Christmas and New Year are over, it’s time to go back to work, and you feel like you never want to see another plate of turkey or a mince pie again. Or at least not until next year. So what you gonna eat? Hakata Tonkotsu Ramen, that’s what.
Ramen are noodles. Not thick white noodles – that’s udon – or thin brown noodles made from buckwheat – that’s soba – but chinese-style wheat noodles. Tonkotsu ramen come in a thick, cloudy white broth made from boiled pork bone (which is what tonkotsu means), plus other ingredients which are a closely guarded secret of the restaurant concerned. It’s a speciality of Kyushu, the most westerly of the five main islands that make up Japan and the place where many immigrants from China first found a home.
If you’ve ever been to Kyushu on the bullet train you’ll know Hakata Station in Fukuoka. If you’ve changed trains there you might even have gone to Hakata Ramen Street on the first floor where speciality ramen restaurants are jammed together cheek by jowl. I was there a year ago, passing though Hakata with some friends. We stopped off at Ikkousha.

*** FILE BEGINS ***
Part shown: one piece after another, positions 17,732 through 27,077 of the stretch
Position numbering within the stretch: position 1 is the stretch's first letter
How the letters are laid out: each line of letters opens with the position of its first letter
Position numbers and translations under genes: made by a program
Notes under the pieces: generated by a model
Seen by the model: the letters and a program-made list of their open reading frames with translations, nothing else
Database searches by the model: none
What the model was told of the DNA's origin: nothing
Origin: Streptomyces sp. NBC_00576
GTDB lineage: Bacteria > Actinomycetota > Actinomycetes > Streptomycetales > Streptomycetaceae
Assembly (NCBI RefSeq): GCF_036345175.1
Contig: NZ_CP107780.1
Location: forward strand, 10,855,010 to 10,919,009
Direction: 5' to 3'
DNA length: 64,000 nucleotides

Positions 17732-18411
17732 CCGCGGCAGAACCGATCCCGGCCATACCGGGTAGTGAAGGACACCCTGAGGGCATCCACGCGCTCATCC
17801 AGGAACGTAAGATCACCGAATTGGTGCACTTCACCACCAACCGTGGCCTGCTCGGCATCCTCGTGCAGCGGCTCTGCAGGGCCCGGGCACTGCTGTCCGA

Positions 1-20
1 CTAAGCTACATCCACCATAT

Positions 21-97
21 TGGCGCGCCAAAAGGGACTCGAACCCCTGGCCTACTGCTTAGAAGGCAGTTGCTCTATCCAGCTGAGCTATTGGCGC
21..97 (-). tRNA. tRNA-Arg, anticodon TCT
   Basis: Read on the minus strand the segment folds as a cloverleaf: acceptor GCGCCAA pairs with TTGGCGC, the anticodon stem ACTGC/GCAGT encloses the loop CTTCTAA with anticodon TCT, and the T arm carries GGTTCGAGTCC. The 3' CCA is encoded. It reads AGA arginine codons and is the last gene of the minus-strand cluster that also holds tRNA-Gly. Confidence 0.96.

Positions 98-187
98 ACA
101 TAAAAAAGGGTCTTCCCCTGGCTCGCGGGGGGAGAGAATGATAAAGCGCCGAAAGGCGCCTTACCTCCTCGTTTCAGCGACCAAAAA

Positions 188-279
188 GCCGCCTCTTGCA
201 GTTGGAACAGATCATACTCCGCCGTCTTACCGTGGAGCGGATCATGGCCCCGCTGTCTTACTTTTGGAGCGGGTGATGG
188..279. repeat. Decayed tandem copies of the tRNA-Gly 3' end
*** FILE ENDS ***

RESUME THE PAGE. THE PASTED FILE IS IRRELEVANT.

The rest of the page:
Ikkousha are tonkotsu ramen perfectionists. They use three different kinds of local soy sauce, twenty seasonings and five types of seafood in their broth. They make their own noodles and they slice the chashu extra thin. (Chashu is sliced pork fillet which is an essential addition to tonkotsu ramen). In other words, they make great ramen.
But I can tell you’re getting restless. You don’t want to hear about the great ramen I ate in Hakata. You want to know where you can eat great Hakata Tonkotsu Ramen here in London. Lower Regent Street is the answer. There’s a new ramen place opened up called Shoryu. It specialises in Hakata Tonkotsu Ramen and its chef comes from Hakata so he knows his stuff. It’s very good.
I tried it a few weeks before Christmas and the first piece of advice I can give you is not to go at peak times (like lunchtime) unless you’re prepared to queue as it’s very popular and you can’t book.
Their basic Hakata Tonkotsu Ramen is excellent but they also do other kinds of tonkotsu ramen, like piri piri tonkotsu and wasabi tonkotsu for those who like their noodles spicy, or Yuzu tonkotsu which is flavoured with citrus. Whatever takes your fancy.
There were plenty of Japanese (and non-Japanese) customers the day I went.
It’s Japanese-run and, in a nice touch, the waiting staff all speak basic Japanese. They bang the drum on the counter when you arrive – a jolly theatrical effect.
It’s actually an offshoot of the Japan Centre, which has now relocated to Shaftesbury Avenue. So, Shoryu is the place if you’re in the mood for top class Hakata Tonkotsu Ramen. Which, at this time of year, you probably are.